Career fairs can be extremely helpful to your job search because they are an opportunity for you to meet recruiters face-to-face and show them that you are a human instead of just an application.
Our advisors at Pathrise have gone to a lot of career fairs on college campus and they have experienced all the difficulties of these events first hand. Recruiters sometimes meet with 500+ people in a day and as much as they try to remember details, it’s hard to stand out. So, we wanted to share some tried & true tips to help make sure that your meeting is memorable and that you are getting the absolute most out of these opportunities.
1. Come prepared
Research the companies you are interested in before the career fair so that you can have knowledgeable conversations with the recruiters. Don’t just say, “I’m interested in your company.” Say, “I’m interested in your company because…”. Tell them how their work relates to what you are doing or studying. This will dramatically change the recruiter’s perspective. Applying online already before you meet them will also really change the dynamic. Suddenly your meeting is about following up on your application, rather than just about an abstract interest.
When researching a company, you want to look at 3 different areas. Their About page will give you valuable information about their mission and company “Why.” You should always tie your responses, especially to a “why this company” question, back to their mission. Look at their product pages and understand what they do and how your past experience or studies relates. Include this when you are talking to the recruiter so they know you can be of value to the team. Read their company values and ensure you fit into their culture. The company’s values are the closest thing they have for a rubric to test if you are a cultural fit for the team, which is important to getting the job.
We’ve created a guide showing you how to research a company to prepare for your interviews, which you can review for more tips.
2. Hand them your resume early
The recruiters are meeting hundreds of similar people, so you need to help them remember you. Be sure to hand them your resume at the beginning of the conversation, because then they can follow along with what you are discussing. Once they have your resume in hand, they will also have the opportunity to make notes directly on it. Later, when they review who they met and who should move forward with additional interviews, it will be extremely helpful for them to see the notes they took on your resume.
3. Master your elevator pitch
Make sure you have your elevator pitch ready for the introduction. It should be 1-2 minutes (likely want to keep it on the shorter side for the career fair as time is limited) and talk about your education, experience, projects, and conclude with a summary of yourself as a candidate and a preview of “why this company.”
When crafting a response to “why this company,” keep this structure in mind: Mission or product first, approach or values second (ex: “Nobody else approaches it like you. You are being more scientific than ever before”). Avoid perks, salary, and everything else.
Template for elevator pitch:
Hi, I’m [name]. I graduated from [school] in [year], with a major in [concentration]. I’ve always been interested in working in [field] so while I was at school, I spent summers as a [type of] intern at [company or companies]. While working at [specific company or position], I learned a lot about [connection to company you are talking to]. With my experience and studies, I know I would be a valuable addition to the team.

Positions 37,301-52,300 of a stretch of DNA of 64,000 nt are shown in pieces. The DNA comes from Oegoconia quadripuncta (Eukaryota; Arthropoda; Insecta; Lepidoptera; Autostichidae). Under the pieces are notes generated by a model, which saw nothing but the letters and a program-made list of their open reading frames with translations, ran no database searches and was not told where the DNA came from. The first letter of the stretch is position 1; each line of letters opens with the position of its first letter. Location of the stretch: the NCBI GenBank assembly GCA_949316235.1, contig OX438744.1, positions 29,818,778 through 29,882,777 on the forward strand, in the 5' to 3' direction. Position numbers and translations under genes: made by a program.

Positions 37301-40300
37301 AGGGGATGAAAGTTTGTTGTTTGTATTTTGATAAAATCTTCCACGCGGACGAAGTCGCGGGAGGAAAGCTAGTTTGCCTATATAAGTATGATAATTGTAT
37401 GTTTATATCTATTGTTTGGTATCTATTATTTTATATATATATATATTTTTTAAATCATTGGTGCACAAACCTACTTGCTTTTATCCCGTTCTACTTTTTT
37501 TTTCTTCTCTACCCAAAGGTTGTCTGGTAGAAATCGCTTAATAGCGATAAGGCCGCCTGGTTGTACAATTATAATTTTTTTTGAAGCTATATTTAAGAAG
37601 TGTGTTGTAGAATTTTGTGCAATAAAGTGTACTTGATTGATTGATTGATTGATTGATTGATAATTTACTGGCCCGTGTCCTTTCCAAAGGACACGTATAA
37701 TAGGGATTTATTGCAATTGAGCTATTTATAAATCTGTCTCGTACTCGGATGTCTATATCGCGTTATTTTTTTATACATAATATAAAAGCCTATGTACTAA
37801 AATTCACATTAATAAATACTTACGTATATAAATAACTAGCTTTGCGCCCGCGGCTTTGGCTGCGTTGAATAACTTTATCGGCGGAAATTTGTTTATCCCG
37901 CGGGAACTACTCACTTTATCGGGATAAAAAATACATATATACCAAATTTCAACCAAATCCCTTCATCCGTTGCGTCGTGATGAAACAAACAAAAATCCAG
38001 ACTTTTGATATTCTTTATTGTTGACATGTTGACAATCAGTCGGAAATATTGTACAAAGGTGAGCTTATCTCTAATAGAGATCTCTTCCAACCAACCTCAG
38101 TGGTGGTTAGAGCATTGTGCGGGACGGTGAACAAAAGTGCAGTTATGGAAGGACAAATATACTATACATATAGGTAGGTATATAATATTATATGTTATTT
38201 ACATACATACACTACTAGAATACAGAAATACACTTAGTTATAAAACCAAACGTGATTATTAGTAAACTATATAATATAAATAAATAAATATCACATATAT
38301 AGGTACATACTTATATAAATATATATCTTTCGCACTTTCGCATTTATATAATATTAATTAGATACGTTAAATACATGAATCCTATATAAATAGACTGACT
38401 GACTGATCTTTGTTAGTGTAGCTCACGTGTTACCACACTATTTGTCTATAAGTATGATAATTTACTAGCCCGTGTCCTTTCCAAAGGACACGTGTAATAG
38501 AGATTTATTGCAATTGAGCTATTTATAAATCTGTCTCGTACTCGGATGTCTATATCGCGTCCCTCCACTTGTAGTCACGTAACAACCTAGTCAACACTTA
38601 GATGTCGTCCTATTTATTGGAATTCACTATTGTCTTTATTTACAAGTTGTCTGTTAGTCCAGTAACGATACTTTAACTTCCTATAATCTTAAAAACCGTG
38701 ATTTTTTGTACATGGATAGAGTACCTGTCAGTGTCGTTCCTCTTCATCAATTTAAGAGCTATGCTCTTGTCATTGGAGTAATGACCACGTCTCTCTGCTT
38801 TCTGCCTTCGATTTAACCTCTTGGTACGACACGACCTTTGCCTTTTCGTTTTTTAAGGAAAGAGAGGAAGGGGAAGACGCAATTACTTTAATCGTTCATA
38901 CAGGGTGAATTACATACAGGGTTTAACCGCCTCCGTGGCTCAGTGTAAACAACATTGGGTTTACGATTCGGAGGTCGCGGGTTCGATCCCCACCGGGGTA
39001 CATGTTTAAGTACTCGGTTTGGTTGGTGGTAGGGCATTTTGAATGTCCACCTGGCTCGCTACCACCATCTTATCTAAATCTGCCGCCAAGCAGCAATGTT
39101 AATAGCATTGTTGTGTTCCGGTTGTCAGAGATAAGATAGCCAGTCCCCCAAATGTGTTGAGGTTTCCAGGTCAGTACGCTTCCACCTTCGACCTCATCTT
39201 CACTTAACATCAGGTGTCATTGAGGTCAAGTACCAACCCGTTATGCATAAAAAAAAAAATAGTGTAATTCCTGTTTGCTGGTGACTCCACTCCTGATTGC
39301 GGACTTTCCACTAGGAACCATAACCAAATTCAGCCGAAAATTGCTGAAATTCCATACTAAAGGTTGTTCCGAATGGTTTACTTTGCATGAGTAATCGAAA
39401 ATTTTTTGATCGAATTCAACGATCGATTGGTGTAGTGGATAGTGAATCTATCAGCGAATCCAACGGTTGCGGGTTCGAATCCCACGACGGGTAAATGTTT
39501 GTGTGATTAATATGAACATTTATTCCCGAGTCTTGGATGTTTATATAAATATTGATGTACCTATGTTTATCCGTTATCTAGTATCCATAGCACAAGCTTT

Example of elevator pitch:
Hi, I’m Lizzie. I graduated from Northwestern in 2015, with a major in computer science. I’ve always been interested in working as a software engineer so while I was at school, I spent summers as a software engineering intern at Twitter and Facebook. While working at Twitter, I was on the team responsible for ensuring community standards for their users. I learned a lot about how I could use machine learning to create a safe online community. Building a safer Internet is something that is really important to me and it’s exciting to see that Google feels the same way. With my past experience, I know I would be a valuable addition to the team that is working to give their users the protection they need.
4. Get their info and follow up
Always ask the recruiter or representative for their contact information at the end of the conversation, or ask if it is ok to keep in touch over Linkedin. Sometimes they won’t give it to you so don’t push it, but most of them will.
If they do, write a note immediately to remind yourself what you talked about with that specific representative. Just like the recruiters, you will be meeting with a lot of people, so keeping your conversations straight is really important. After the career fair, follow up with a thoughtful thank you email and include some specific information about what you talked about so they remember who you are. Not as many people do this as you might think. One of our advisors, who was a university recruiter at Google, said that she received thank you emails from only about 5% of candidates.
For additional help with follow up emails, check out our guide and templates for follow up emails.
Career fairs may seem overwhelming, but if you go in with a plan and confidence, you can easily stand out. Pathrise is a career accelerator that works with students and young professionals 1-on-1 so they can land their dream job in tech.
If you want to work with any of our advisors 1-on-1 to get help with career fair prep or with any other aspect of the job search, become a Pathrise fellow.